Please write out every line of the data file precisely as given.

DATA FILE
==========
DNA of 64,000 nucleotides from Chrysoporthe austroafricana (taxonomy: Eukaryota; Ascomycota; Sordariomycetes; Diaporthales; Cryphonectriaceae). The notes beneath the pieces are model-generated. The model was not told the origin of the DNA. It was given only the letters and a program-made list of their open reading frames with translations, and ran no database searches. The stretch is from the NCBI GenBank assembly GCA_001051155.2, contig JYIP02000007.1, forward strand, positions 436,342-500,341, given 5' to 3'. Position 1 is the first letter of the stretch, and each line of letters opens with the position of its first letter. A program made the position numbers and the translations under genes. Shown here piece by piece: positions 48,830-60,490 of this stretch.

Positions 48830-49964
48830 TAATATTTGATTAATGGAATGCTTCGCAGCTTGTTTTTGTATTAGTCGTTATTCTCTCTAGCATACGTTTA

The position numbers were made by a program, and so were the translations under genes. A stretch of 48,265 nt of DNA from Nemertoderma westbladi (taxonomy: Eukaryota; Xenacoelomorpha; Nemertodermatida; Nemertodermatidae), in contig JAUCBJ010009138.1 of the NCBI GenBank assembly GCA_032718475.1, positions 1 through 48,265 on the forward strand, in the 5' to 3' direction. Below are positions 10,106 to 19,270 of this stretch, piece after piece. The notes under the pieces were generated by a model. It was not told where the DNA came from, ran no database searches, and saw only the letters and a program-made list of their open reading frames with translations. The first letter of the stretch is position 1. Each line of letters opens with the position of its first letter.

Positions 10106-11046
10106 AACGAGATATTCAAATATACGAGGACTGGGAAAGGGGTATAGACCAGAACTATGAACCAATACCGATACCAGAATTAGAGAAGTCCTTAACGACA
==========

DNA of 64,000 nucleotides from Chrysoporthe austroafricana (taxonomy: Eukaryota; Ascomycota; Sordariomycetes; Diaporthales; Cryphonectriaceae). The notes beneath the pieces are model-generated. The model was not told the origin of the DNA. It was given only the letters and a program-made list of their open reading frames with translations, and ran no database searches. The stretch is from the NCBI GenBank assembly GCA_001051155.2, contig JYIP02000007.1, forward strand, positions 436,342-500,341, given 5' to 3'. Position 1 is the first letter of the stretch, and each line of letters opens with the position of its first letter. A program made the position numbers and the translations under genes. Shown here piece by piece: positions 48,830-60,490 of this stretch.

Positions 48830-49964
48830 TAATATTTGATTAATGGAATGCTTCGCAGCTTGTTTTTGTATTAGTCGTTATTCTCTCTAGCATACGTTTA

The position numbers were made by a program, and so were the translations under genes. A stretch of 48,265 nt of DNA from Nemertoderma westbladi (taxonomy: Eukaryota; Xenacoelomorpha; Nemertodermatida; Nemertodermatidae), in contig JAUCBJ010009138.1 of the NCBI GenBank assembly GCA_032718475.1, positions 1 through 48,265 on the forward strand, in the 5' to 3' direction. Below are positions 10,106 to 19,270 of this stretch, piece after piece. The notes under the pieces were generated by a model. It was not told where the DNA came from, ran no database searches, and saw only the letters and a program-made list of their open reading frames with translations. The first letter of the stretch is position 1. Each line of letters opens with the position of its first letter.

Positions 10106-11046
10106 AACGAGATATTCAAATATACGAGGACTGGGAAAGGGGTATAGACCAGAACTATGAACCAATACCGATACCAGAATTAGAGAAGTCCTTAACGACA